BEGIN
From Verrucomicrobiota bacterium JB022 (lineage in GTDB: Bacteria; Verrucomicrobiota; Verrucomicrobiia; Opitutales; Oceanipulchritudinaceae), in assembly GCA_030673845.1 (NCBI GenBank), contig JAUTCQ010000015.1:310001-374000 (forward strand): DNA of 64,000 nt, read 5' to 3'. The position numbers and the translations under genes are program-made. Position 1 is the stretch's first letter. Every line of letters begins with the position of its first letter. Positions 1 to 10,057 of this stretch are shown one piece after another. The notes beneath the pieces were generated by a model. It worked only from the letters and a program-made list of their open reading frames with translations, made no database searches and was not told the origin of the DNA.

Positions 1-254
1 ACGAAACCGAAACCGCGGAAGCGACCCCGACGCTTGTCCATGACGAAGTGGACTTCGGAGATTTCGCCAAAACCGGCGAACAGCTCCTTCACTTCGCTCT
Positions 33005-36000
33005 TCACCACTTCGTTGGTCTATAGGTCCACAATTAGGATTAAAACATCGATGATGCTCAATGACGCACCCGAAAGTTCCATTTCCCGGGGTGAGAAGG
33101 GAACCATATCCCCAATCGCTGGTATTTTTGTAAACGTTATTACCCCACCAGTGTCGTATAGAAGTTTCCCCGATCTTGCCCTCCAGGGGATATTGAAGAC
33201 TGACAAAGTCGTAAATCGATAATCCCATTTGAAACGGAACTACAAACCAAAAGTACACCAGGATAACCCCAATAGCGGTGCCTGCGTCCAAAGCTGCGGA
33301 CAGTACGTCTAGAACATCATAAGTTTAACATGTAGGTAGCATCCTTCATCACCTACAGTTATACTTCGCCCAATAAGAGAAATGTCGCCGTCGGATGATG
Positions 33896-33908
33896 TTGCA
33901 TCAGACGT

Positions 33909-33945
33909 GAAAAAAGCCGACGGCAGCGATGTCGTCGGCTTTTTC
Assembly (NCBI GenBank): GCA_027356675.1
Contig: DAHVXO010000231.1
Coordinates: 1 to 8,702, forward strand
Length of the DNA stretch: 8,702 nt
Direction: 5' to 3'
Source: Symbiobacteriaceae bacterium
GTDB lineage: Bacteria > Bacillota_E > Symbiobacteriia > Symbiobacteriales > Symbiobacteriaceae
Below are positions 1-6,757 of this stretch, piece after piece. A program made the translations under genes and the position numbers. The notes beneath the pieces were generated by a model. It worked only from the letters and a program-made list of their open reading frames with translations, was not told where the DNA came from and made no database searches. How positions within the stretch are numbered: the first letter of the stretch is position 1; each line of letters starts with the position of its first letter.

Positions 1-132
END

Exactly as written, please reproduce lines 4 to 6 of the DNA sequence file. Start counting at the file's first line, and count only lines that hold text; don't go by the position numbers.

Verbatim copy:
Positions 33005-36000
33005 TCACCACTTCGTTGGTCTATAGGTCCACAATTAGGATTAAAACATCGATGATGCTCAATGACGCACCCGAAAGTTCCATTTCCCGGGGTGAGAAGG
33101 GAACCATATCCCCAATCGCTGGTATTTTTGTAAACGTTATTACCCCACCAGTGTCGTATAGAAGTTTCCCCGATCTTGCCCTCCAGGGGATATTGAAGAC